By Richard Gaines
U.S. Sen. John Kerry described himself today as conflicted, and declined to say how he will vote on the so-called Jones amendment to shut off funding for future catch share programs, the top fisheries policy of the Obama administration and its National Oceanic and Atmospheric Administration, but a policy that's drawn widespread opposition along all three U.S. coasts.
Kerry's colleague from Massachusetts, Republican Sen. Scott Brown, announced over the weekend that he would vote to end funding for any expansion of catch share programs.
The Senate is expected to take up the amendment by Rep. Walter Jones, a North Carolina Republican, as early as Wednesday. Jones' co-sponsors include Democratic Reps. Barney Frank of Massachusetts and Frank Pallone of New Jersey.
"We all share the frustrations that led to the Jones Amendment," Kerry said in the statement e-mailed to the Times. "But if there's no viable path for it to become law right now, what's the best practical route forward to get the job done?"
Kerry's press secretary, Whitney Smith, told the Times she did not believe the statement meant he had decided against voting for the Jones amendment, which was approved by the House two weeks ago, 259-159, with 50 Democrat votes including those of eight of the 10 Massachusetts lawmakers.
Kerry is considered a swing vote on the issue, due his party seniority and close relationships with President Obama and Jane Lubchenco, the NOAA administrator, who has pushed hard for catch shares since her days as a board vice chairwoman at the Environmental Defense Fund, then came to office in 2009, determined to push the policy and convert the fisheries into a series of commodities markets.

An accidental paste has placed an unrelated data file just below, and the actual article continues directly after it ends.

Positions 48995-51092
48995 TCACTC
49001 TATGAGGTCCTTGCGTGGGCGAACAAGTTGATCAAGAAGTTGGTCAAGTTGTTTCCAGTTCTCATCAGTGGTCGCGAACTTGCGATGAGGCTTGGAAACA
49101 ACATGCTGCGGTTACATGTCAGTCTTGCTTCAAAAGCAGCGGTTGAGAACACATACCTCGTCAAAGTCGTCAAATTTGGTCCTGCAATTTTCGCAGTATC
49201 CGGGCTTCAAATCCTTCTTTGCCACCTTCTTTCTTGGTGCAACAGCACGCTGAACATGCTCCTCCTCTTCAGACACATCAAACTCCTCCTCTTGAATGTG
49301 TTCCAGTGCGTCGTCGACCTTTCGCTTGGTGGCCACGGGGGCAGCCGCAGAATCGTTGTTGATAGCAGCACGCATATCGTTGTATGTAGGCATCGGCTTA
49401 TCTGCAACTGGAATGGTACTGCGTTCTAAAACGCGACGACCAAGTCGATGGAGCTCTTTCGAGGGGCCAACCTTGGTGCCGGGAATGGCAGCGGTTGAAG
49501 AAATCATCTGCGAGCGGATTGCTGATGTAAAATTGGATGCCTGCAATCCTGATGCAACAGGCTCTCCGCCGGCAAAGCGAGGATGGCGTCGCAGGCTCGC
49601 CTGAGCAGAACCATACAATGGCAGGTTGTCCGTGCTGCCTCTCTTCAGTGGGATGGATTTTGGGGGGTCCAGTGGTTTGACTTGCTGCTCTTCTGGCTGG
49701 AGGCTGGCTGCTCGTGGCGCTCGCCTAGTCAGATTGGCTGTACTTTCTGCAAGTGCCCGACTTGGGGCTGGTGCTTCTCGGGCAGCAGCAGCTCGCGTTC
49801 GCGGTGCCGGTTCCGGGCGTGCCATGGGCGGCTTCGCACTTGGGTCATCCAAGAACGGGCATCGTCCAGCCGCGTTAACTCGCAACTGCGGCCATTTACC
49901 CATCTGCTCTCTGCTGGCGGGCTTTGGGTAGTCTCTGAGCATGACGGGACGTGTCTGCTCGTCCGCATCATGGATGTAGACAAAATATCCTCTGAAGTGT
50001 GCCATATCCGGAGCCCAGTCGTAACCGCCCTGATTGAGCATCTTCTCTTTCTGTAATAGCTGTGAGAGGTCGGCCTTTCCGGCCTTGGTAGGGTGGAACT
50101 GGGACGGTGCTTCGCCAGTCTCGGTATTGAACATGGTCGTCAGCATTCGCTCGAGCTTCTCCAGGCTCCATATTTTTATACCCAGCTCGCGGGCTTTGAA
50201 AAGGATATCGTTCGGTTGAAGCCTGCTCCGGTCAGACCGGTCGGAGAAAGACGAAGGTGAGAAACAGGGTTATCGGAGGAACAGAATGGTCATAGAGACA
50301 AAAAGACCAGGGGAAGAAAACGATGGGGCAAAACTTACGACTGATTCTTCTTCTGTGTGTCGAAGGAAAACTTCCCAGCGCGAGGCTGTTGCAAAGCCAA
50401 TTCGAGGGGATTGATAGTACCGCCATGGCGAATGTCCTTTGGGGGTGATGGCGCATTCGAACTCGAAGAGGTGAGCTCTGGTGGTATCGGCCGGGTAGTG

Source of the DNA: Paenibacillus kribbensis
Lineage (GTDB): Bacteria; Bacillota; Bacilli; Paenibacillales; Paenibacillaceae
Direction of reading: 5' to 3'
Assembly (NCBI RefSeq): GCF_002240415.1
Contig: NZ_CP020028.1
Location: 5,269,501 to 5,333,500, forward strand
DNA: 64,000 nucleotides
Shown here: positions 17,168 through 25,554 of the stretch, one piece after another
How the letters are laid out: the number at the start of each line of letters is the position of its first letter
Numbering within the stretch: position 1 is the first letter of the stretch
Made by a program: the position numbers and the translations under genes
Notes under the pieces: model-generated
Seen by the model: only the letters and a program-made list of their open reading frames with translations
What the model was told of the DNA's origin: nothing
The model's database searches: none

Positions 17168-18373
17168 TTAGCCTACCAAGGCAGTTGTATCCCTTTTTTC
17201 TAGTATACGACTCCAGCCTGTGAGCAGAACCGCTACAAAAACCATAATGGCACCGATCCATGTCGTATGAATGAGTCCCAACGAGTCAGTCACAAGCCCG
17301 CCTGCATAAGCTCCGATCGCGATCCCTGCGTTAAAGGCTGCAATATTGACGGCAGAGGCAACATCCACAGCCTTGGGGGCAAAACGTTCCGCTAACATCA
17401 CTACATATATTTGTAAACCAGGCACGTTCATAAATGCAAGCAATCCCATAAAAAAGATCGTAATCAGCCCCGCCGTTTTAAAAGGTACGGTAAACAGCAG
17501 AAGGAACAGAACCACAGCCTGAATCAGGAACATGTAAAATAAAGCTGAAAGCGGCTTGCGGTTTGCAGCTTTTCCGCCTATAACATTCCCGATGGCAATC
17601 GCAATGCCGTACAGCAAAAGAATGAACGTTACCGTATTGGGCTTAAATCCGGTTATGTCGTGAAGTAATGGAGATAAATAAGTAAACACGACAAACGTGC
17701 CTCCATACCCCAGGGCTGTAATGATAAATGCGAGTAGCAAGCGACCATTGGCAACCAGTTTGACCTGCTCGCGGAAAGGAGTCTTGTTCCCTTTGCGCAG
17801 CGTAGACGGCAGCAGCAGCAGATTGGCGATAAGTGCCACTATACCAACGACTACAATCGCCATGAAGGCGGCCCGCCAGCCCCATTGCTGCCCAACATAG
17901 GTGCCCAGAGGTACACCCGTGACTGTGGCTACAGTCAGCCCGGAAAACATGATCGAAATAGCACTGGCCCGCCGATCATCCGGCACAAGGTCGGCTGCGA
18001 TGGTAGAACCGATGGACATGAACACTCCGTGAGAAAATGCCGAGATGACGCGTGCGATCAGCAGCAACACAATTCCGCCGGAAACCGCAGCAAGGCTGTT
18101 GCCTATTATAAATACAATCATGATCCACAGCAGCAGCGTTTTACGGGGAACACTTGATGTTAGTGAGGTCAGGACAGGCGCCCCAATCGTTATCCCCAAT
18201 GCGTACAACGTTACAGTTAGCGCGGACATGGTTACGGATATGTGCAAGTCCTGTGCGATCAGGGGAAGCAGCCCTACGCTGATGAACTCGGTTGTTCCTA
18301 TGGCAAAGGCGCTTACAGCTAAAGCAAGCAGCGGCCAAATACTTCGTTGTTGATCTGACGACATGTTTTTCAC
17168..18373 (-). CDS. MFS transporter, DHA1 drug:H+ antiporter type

Catch share markets have a history of shifting equity and wealth to the largest businesses, while displacing the less-capitalized and smaller fishing boat businesses, and have done just that in the New England groundfishery.
Here, catch shares have sparked a groundswell of opposition and a federal lawsuit filed by the cities of Gloucester and New Bedford as well as fishing interests from Maine to North Carolina.
The EDF and its fishermen allies, meanwhile, have lobbied Congress repeatedly for the catch share system, while fishermen from New England the Gulf states have countered with their own office-to-office lobbying.
Kerry concluded that he would "keep working with our fishermen to fix the way catch shares are implemented in New England, and get the relief and results our guys deserve, end of story."
"I'll do that by any means that are necessary and viable," he added.
Kerry announced a week ago that he would seek a meeting with Lubchenco and Commerce Secretary Gary Locke to press for relief from regulatory and law enforcement policies that fishermen contend have unnecessarily weakened the industry.
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Richard Gaines can be reached at 978-283-7000, x3464, or at email@example.com.